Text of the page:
Space Health and Disaster Risk Reduction symposium
01 September 2021, 8:30 am–5:00 pm
This symposium is an exploration of the interrelations between space health, disaster risk reduction and other related topics. The aim is to establish a consensus on the provision of healthcare by an interdisciplinary healthcare practitioner during a deep space mission to another planetary body, and how this practice can inform remote health systems on Earth.
This event is free.
UCL Space Health Risks Research Group
The symposium is led by UCL Institute for Risk and Disaster Reduction, Space Health Risks Research Group. During the symposium, participants will join a variety of breakout rooms to discuss the symposium topic based on the breakout room theme. Each breakout room will be led by representatives of the following specialities:
- Space medicine and space health
- Global health and public health
- Planetary healthcare systems
- Disaster sciences.
The symposium will take place online and tickets are available for free. The symposium has been funded by UCL Grand Challenges, following a successful grant application by PhD students Myles Harris (UCL Institute for Risk and Disaster Reduction) and Paddy Edgley (UCL Anthropology).
About the Speaker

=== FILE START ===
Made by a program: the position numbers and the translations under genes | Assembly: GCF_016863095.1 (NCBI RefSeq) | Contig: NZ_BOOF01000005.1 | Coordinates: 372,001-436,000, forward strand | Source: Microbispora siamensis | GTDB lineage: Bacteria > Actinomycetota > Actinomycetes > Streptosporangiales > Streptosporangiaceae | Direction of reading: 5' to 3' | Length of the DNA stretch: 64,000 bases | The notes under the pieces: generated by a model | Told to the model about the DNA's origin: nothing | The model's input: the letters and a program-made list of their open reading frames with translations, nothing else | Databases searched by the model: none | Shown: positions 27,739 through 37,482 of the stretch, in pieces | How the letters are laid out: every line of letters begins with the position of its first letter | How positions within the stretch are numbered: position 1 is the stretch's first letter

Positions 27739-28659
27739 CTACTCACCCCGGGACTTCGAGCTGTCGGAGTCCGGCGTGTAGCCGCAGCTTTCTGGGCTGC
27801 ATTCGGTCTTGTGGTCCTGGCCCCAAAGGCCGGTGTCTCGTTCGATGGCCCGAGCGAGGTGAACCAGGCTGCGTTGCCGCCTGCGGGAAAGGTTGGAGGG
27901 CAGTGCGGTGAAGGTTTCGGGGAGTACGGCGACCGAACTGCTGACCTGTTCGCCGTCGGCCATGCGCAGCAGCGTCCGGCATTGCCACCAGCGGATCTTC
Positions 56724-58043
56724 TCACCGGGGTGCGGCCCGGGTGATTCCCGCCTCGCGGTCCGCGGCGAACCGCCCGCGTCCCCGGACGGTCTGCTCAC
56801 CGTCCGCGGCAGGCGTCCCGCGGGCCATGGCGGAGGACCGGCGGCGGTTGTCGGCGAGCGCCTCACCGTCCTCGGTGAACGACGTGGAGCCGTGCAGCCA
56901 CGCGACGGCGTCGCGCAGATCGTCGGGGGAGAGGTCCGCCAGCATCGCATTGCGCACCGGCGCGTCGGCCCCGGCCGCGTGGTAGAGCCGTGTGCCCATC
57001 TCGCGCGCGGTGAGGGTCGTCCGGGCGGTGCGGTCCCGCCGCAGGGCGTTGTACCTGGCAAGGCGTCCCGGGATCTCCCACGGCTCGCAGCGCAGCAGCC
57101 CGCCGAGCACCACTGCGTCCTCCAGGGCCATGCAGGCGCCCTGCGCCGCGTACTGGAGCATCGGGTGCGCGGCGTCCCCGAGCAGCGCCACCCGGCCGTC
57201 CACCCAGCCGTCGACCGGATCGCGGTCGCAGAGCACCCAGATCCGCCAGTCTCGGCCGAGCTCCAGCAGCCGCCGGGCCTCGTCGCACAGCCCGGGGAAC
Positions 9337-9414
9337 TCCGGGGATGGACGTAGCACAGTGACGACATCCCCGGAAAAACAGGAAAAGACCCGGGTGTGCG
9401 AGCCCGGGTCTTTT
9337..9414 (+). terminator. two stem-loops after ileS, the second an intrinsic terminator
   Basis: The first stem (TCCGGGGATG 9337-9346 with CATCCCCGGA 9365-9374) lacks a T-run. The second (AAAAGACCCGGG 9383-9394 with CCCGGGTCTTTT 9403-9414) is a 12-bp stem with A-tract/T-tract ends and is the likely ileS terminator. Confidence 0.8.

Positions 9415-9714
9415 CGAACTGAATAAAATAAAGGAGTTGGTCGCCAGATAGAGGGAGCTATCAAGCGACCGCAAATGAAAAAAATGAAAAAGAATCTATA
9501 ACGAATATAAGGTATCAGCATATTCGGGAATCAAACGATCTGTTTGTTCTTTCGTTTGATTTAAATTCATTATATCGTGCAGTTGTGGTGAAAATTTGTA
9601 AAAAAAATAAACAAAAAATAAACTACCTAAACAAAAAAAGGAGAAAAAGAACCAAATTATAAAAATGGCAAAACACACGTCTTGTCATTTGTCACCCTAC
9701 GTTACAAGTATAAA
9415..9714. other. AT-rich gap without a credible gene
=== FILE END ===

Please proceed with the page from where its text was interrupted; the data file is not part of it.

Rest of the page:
Dr Robert Thirsk
Canadian Space Agency, ex-astronaut
Dr. Robert (Bob) Thirsk was born and raised in western Canada. He received degrees in Mechanical Engineering from the University of Calgary and from the Massachusetts Institute of Technology (MIT). Bob also holds a Doctorate of Medicine from McGill University and a Master of Business Administration from the MIT Sloan School of Management.
Bob was selected as a member of the Canadian Space Agency’s astronaut corps in 1983. During a 28-year career, Bob received training on space shuttle and International Space Station (ISS) systems and developed skills in spacewalking, robotic operations and Russian language. He served as crew commander for two space mission simulations: the seven-day CAPSULS mission in 1994, and the 11-day NEEMO 7 undersea mission in 2004.
The keynote speach will take place towards the end of the symposium.